YOU FUCKED UP! YOU FUCKED UP!: I have to be honest – selfishly, I don’t even want to entertain the thought of Moncada falling off a cliff. I am clearly biased, but an all out collapse that indicates 2019 was nothing but a blip on the radar does feel extremely unlikely, but baseball is a cruel game. I don’t think he’d fall so far as to be at 2018 levels again, but if the BABIP was truly the main driver behind his 2019 success, then it’s not all that unrealistic to think he could crash back down to being closer to a 3 win player. And while that would still qualify as a perfectly fine MLB regular, that would be a huge disappointment in terms of the expectations that the Sox and their fans have for Moncada. That’s all I want to say about this because trying to speculate numbers too much could just get depressing.

BAH GOD, THAT’S MONCADA’S MUSIC: Well, I kinda lost my gord a little early here. I tried to stay measured and not just go “WELL THE BEST CASE SCENARIO HERE IS HE BECOMES BETTER THAN MIKE TROUT MY FRENDT” in the TOO SWEET section, but in the process I think I dipped a bit too much into what I am actually predicting will happen. Maybe my 6-win player idea is a bit much, largely because that could depend on him staying healthy, but overall I really think that what we saw in 2019 was a sign of things to come for Moncada. The guy is really fucking good at baseball, and he is going to be really fucking good for a long time. And that is wall I have to say about that.

Oh wait, one more thing – extend him now, Rick!



Game 1: Sox 7 – Braves 10

Game 2: Sox 5 – Braves 11

Game 3: Sox 3 – Braves 5



The pitching woes continue for the Sox, who faced their 3rd legitimate offensive juggernaut in a row this weekend, with predictable results. Giolito fared the best, though he was completely done in by 2 home runs, both coming from Young Christian Slater lookalike Freddie Freeman. Nova couldn’t go more than 4 innings, and Lopez backslid by not making it out of the 3rd. In a microcosm, none of this means anything really. Nova isn’t gonna be here next year, Lopez had one bad start after a string of solid ones and Lucas Giolito still went 6 while striking out 7. The offense wasn’t as putrid this series so that’s an improvement I guess. None of that makes it any easier to watch, however.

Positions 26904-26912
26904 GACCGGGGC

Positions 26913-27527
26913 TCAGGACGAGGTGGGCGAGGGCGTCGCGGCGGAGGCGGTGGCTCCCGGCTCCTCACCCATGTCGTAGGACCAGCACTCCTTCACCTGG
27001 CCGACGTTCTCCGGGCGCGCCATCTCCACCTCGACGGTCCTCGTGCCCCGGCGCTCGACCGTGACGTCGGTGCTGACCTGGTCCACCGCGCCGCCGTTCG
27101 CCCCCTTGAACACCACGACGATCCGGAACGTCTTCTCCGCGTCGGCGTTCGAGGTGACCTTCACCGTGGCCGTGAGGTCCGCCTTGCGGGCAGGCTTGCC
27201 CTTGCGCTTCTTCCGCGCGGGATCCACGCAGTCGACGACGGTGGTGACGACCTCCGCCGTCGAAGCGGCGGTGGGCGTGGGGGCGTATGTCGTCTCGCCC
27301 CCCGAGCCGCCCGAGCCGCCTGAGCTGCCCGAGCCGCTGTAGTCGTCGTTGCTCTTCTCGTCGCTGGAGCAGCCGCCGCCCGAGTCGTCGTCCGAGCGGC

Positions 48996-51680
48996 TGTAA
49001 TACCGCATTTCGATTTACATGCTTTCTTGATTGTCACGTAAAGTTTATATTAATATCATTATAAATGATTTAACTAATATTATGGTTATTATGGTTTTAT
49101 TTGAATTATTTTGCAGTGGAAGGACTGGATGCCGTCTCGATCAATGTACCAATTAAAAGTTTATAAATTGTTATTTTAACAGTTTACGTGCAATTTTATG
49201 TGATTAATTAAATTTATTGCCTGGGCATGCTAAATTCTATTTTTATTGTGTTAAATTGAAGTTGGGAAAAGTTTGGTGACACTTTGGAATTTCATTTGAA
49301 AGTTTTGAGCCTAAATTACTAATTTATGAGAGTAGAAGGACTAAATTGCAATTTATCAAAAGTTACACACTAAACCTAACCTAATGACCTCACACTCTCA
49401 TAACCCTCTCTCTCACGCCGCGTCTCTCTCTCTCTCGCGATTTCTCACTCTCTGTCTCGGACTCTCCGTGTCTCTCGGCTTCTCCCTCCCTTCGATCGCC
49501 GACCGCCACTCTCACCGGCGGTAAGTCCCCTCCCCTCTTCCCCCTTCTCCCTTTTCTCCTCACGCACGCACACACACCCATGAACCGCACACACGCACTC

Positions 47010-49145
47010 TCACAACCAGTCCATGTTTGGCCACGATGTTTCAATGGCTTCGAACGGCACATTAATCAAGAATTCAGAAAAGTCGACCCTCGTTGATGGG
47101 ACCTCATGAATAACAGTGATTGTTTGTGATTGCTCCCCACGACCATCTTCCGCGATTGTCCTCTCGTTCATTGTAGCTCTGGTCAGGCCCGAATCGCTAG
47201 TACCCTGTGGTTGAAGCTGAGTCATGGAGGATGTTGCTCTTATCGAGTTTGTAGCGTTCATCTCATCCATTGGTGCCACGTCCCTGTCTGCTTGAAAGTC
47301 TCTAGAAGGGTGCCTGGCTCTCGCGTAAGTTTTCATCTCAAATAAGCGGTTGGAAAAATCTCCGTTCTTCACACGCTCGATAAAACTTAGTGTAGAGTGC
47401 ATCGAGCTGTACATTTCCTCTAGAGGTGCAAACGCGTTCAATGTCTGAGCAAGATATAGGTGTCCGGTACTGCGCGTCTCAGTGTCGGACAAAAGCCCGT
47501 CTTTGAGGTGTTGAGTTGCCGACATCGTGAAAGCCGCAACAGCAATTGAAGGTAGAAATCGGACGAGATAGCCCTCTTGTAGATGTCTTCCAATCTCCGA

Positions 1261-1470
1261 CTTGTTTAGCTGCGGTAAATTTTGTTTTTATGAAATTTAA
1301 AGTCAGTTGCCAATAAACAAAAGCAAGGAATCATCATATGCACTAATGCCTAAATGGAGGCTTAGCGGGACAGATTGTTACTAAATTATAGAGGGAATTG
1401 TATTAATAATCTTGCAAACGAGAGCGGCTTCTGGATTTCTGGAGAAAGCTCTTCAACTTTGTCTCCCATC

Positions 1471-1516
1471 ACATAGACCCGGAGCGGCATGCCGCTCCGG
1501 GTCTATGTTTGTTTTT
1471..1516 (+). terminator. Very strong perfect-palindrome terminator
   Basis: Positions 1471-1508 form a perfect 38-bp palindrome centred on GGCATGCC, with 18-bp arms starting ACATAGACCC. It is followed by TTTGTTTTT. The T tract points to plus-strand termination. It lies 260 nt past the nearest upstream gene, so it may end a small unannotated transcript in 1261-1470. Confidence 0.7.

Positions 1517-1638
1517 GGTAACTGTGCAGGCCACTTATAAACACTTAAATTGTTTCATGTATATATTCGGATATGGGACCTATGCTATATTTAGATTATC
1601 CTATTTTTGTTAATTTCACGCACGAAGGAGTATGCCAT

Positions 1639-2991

This last month of the season is going to be some 6 pack viewing for Sox fans, as in it’s gonna take a 6 pack of at least Bass Ale to get you through some of these games. Expect to see a lot more Carson Fulmer and Manny Banuelos, both of whom made their triumphant returns today. Jon Jay has gone back on the MIA list with season ending surgery on his hip, likely ending his tenure with the White Sox and ensuring his lasting contribution to the team being convincing Manny Machado that, yes, San Diego is nicer in the winter than Chicago. With Rick Hahn‘s steadfast refusal to call up Luis Robert from AAA, other than watching Moncada, Anderson and Giolito string out the remainder of their time there isn’t much here to lure people out to The Down Arrow in September. I’m sure Zack Collins will be here, but Renteria wouldn’t give him playing time over AJ Fucking Reed back in July so forgive me if my excitement is somewhat tempered. There’s a lot to be excited about this team, but right now it’s hard to see the forest for the trees.

Bullets, please.



Lucas Giolito looked pretty good except for the 2 shitty changeups he threw to Freddie Freeman. He even made up for the first ones by knocking in his first career RBIs by smoking a single in the gap off Julio Teheran in the 2nd inning. Probably would’ve been a double for pretty much anyone else on the team but Lucas was blessed with the same type of speed that I was, namely “none.” Which is completely fine, because if you’re expecting your AL-based starting pitcher to challenge the arm of Future Legend Ronald Acuna Jr then you were fucked before word go. Giolito pitched 173 innings last year, and after today he will be sitting on 162. Should be no reason he couldn’t hit 200 this year, leaving him completely stretched out for next season’s hopeful contention.

-Eloy had some hits this weekend, which is a good sign for his timing (which has been shit since his last IL stint). What isn’t the best sign is that they were all singles. Eloy has now gone 10 games without an extra base hit, which is definitely cause for a second look. James Fegan had an excellent article the other day questioning whether or not he might need to adjust his batting stance in the off-season, basically implying that his crouched stance might be affecting his ability to catch up to fastballs up in the zone. Hitting coach Todd Steverson has had luck with Moncada and Anderson in the past few springs and I feel there’s no reason Eloy can’t have the same success. He just has to stay healthy, so as to not have to start from scratch every few weeks.